A man who tells his boss that he is not fit to handle certain public job responsibilities has not engaged in First Amendment speech, the Court of Appeals has ruled.
The case is Mulcahey v. Mulrenan, decided on March 31. The plaintiff was a Fire Department Captain who wrote to his superiors that he lacked the training and experience to serve as an "acting battalion chief" of a fire unit and that he would not "accept any responsibility for actions or decisions that may cause injury or death to civilians or members of" the fire department while serving in that capacity. Defendants retaliated against plaintiff for saying this.
So is this First Amendment speech? I guess the argument could be that he is speaking on a matter of public concern, i.e., public safety. (Only "public concern" speech is protected under the First Amendment). But it's not protected, the Second Circuit (Jacobs, Wesley and Crotty) holds in this summary order, because it was really "calculated to redress personal grievances."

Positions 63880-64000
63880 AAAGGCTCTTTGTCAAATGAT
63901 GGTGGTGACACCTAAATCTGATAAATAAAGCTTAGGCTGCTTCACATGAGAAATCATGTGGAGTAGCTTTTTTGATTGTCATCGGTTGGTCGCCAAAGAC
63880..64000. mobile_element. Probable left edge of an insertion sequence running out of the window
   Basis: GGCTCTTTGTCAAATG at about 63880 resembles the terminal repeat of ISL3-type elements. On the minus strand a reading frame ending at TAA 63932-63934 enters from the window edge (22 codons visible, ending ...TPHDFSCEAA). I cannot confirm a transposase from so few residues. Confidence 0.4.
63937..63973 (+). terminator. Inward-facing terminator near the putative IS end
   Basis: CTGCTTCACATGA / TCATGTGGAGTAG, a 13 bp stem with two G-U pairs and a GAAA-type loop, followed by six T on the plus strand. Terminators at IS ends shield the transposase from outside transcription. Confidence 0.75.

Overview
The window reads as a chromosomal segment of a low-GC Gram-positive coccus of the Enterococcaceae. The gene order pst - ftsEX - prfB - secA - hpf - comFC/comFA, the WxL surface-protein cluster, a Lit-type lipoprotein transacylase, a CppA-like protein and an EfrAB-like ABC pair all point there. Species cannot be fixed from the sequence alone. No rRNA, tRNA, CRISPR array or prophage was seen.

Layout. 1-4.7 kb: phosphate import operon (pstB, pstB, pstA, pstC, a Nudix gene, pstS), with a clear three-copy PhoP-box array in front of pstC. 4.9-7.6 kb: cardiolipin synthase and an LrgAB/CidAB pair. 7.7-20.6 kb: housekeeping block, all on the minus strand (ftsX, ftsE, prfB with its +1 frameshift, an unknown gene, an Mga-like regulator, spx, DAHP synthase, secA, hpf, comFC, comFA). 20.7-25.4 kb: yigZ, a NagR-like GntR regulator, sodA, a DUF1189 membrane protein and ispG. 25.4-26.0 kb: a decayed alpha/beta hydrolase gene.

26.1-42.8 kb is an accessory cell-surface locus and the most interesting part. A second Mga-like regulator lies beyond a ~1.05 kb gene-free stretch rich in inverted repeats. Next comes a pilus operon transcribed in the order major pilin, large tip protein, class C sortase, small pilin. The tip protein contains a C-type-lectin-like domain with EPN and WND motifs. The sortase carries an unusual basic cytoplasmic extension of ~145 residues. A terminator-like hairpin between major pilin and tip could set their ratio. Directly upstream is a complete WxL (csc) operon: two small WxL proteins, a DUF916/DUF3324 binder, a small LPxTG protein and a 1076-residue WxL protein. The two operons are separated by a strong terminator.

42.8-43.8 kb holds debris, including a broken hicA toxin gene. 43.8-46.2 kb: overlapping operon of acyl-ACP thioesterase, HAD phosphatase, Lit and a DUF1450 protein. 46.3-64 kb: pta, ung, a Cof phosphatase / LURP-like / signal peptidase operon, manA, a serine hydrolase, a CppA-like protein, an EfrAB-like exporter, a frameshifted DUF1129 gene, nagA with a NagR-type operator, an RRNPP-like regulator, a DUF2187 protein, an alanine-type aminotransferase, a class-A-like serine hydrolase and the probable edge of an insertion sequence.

In this case, the Second Circuit nibbles around Garcetti v. Ceballos, 547 U.S 410 (2006), which held that speech that arises from your official job duties is not protected speech under the First Amendment. I'm still waiting for the Court of Appeals to decide a tough case under Garcetti, which has certainly reduced the amount of successful public employee free speech cases. But this case does not add a serious wrinkle to Garcetti because the plaintiff was seeking an exemption from his official job duties. As the Second Circuit sees it, "Under Garcetti, a request for a personal exemption from an official duty is clearly an administrative act made in the course of public employment." That brings this case within Garcetti, which states that "The controlling factor . . . is that his expressions were made pursuant to his [public] duties."